When Google Fibre Abandons Your City As A Failed Experiment

Photo: Elena Scotti (Photos: Shutterstock

There’s a glob of stringy, black rubber spilling out of the street at the corner of Speed and Fernwood in Louisville’s Highlands neighbourhood. A block away on Rosedale, the same spongy substance that covers most of Google Fibre’s buried lines in the city snakes in and out of the asphalt.

Google Fibre, Alphabet’s gigabit broadband service, started its relationship with Louisville in 2015. After a two-year delay and negotiations over its rollout, the company adopted a novel but cost-effective plan to bring ultrafast internet speeds to Kentucky’s largest city. This February, only 16 months after it turned on its service, Google Fibre announced plans to turn it off, making Louisville, one of only 19 cities to get Google Fibre since its launch in 2010, the first to lose it. Now, the most visible sign of the tech giant’s screw up is lying all over the roads.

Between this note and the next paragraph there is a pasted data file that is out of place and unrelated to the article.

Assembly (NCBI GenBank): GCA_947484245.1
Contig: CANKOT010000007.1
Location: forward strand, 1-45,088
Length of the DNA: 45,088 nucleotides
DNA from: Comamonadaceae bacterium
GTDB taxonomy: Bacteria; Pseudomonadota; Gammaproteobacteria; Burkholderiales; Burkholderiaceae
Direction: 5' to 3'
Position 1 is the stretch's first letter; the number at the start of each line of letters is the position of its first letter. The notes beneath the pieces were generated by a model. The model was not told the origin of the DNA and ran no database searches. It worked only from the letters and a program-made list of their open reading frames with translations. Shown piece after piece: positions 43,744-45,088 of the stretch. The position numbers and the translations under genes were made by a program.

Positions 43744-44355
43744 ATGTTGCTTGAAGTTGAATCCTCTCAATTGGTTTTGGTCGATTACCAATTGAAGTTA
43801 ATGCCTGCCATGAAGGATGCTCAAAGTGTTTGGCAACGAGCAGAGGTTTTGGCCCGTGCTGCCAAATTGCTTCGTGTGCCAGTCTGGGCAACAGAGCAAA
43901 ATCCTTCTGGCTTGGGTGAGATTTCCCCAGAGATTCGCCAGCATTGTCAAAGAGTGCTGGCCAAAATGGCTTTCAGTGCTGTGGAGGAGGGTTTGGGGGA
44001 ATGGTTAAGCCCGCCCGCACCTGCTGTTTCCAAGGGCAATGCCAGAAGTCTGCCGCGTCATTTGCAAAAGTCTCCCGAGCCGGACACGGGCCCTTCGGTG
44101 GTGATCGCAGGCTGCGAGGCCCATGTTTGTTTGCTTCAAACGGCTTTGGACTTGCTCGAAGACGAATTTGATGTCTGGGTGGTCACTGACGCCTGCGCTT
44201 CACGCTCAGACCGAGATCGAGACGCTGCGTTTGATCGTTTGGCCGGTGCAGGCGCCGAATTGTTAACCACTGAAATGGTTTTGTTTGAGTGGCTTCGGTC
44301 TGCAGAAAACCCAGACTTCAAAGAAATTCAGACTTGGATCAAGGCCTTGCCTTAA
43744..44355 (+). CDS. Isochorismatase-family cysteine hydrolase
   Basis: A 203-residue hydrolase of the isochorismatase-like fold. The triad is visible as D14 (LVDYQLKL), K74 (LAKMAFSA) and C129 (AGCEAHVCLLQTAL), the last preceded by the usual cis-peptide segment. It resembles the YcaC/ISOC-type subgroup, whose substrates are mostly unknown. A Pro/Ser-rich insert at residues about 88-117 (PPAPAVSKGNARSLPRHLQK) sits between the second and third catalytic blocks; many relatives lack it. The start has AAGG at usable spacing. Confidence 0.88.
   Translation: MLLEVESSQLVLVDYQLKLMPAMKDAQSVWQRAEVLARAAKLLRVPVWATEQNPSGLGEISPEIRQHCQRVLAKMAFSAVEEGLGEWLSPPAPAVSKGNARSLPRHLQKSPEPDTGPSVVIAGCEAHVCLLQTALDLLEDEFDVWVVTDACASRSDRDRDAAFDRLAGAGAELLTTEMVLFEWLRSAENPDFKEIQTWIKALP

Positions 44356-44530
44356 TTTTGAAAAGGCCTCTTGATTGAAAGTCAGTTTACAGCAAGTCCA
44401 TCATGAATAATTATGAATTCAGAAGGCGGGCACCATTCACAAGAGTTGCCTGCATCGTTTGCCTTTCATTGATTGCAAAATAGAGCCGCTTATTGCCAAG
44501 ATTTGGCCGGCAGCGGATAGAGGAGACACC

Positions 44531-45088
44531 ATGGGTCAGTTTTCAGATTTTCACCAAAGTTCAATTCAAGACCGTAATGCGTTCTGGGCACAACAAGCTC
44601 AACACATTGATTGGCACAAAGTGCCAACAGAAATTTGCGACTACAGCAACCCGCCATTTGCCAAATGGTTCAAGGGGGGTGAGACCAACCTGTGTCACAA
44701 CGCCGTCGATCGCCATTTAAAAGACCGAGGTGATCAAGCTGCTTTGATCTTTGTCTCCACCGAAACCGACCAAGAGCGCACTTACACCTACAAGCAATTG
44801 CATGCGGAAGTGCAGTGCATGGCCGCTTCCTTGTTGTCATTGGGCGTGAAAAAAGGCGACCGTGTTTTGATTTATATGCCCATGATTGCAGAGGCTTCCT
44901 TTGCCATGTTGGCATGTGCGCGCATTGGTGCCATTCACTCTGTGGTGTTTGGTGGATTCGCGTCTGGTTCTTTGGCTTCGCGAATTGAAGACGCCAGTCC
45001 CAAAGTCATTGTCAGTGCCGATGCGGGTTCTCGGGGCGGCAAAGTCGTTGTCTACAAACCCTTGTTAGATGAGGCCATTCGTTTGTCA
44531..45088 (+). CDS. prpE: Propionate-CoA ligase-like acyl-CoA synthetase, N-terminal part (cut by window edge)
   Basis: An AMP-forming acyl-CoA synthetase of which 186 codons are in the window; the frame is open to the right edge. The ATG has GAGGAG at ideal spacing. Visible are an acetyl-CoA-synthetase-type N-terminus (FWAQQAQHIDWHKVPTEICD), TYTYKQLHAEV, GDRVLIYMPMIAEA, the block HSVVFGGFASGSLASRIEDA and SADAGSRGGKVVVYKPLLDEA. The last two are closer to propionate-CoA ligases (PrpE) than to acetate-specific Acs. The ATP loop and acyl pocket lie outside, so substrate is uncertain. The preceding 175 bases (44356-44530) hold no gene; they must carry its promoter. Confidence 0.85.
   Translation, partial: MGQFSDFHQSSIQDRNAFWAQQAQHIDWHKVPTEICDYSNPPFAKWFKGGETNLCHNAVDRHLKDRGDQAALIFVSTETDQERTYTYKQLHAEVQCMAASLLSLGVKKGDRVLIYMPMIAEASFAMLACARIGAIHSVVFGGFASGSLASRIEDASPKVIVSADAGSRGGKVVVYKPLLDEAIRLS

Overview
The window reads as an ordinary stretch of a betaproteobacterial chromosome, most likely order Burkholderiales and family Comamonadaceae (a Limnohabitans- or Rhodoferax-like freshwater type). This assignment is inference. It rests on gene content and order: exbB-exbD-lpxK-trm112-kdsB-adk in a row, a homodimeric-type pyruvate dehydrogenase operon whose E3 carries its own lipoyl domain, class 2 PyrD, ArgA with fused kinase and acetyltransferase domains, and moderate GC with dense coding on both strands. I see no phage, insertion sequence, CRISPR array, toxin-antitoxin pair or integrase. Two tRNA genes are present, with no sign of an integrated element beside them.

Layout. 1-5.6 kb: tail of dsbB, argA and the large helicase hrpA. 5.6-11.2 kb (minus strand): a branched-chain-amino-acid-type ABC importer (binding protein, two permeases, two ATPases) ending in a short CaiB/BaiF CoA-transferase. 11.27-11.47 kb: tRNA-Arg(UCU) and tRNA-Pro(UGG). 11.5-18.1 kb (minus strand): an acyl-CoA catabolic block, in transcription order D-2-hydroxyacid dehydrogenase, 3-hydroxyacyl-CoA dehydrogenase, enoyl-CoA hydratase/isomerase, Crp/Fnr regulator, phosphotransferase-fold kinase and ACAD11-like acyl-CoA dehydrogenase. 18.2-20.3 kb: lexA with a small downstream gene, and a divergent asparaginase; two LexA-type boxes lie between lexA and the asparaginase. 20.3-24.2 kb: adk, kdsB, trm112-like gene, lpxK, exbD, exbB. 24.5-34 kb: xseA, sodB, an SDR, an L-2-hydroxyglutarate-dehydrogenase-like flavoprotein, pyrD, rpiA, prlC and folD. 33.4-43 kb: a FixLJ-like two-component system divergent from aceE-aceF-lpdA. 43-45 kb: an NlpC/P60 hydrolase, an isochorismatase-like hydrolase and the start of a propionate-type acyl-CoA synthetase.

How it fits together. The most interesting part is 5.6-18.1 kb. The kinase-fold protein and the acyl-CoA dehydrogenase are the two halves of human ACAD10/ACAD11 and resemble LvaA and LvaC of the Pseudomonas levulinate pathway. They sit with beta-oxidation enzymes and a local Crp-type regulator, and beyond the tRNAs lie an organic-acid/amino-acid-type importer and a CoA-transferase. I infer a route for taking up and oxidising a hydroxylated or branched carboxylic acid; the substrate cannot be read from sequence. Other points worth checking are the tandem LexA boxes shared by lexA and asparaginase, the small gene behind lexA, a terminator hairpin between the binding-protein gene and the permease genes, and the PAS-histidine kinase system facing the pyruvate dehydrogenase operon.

“I literally just got done driving around, looking at streets with Google,” said Metro Councilman Brandon Coan. Strands of errant sealant are “everywhere,” he said outside a coffee shop in his district, one of a few where Google Fibre ran lines before its abrupt departure. “I’m confident that Google and the city are going to negotiate a deal … to restore the roads to as good a condition as they were when they got here. Frankly, I think they owe us more than that.”

The damage goes deeper than the roads. In Louisville, a minor league city with major league ambitions, Google Fibre left behind disappointed consumers, unfulfilled promises of transformative economic development, and a slew of embarrassing headlines for a city that allowed the tech giant to use it as a guinea pig.

But Google Fibre got something out of its time here. It learned that nanotrenching—the cost-saving process of burying fibre optic cables just two inches underground—was a bust. “We currently do not have plans that call for 5cm trenches, our primary specifications are focused on going deeper,” a Google Fibre spokesperson said in an email.

“It is such a shame to think that we wouldn’t be having any of this conversation if they would have dug their little holes two inches deeper,” Coan said.